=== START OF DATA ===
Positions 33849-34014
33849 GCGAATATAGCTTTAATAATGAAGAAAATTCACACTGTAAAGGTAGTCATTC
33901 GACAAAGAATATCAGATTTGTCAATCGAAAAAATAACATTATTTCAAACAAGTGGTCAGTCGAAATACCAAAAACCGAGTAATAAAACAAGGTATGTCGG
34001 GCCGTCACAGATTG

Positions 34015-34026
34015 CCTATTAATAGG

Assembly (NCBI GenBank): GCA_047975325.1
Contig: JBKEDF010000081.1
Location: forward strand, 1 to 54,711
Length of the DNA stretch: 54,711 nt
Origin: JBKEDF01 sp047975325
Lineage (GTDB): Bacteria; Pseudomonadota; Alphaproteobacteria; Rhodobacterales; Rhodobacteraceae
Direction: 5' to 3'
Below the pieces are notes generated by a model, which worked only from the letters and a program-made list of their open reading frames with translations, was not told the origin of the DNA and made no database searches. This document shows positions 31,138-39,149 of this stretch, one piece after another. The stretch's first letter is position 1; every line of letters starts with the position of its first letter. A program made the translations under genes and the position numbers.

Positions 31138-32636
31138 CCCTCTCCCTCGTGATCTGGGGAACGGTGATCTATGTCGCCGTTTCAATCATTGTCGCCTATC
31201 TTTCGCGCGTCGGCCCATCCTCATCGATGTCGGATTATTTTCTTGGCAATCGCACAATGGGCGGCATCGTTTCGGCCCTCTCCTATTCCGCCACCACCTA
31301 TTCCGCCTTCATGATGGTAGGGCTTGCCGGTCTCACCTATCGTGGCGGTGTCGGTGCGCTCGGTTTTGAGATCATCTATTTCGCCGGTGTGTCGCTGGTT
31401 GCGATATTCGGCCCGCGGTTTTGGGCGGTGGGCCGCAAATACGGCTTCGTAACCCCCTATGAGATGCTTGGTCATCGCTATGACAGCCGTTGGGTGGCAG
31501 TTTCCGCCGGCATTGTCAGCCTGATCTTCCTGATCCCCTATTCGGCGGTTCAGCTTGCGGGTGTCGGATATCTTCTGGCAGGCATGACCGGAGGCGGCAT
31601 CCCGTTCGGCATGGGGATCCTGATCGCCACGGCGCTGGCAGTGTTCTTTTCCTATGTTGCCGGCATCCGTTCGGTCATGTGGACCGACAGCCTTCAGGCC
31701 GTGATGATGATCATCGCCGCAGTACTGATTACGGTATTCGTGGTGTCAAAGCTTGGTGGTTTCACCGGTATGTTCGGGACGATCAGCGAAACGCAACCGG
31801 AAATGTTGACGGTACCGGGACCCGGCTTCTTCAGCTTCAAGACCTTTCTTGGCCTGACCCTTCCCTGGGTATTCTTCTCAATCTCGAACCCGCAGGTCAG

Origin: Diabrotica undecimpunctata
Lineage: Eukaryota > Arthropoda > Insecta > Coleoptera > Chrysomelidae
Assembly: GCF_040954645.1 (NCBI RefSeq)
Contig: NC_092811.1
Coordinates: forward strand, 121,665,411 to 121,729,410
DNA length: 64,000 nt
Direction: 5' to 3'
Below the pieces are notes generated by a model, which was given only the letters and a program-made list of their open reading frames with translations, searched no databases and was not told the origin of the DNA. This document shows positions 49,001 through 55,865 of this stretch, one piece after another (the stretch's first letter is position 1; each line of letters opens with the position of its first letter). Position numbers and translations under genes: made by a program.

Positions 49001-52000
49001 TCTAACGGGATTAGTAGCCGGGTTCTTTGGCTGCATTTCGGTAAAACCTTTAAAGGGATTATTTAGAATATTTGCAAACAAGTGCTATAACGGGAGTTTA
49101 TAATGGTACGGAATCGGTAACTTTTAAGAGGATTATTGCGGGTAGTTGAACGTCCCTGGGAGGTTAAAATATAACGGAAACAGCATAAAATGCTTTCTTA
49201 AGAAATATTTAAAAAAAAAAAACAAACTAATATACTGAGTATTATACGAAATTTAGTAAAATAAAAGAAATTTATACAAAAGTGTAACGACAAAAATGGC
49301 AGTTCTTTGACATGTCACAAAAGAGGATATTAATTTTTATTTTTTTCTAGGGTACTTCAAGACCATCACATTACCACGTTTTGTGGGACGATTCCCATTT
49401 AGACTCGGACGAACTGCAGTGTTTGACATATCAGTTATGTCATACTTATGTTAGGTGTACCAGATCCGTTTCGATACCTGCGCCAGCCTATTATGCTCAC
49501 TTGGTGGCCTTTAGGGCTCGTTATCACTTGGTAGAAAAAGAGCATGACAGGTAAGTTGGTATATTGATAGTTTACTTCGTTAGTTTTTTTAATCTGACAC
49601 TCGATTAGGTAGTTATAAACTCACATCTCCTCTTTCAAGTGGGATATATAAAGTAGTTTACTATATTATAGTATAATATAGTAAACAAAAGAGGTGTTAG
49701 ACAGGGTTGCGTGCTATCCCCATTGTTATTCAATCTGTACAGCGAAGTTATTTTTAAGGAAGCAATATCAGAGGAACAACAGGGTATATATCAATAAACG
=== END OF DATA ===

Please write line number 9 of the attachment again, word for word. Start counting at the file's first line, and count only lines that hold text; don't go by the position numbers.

Location: forward strand, 1 to 54,711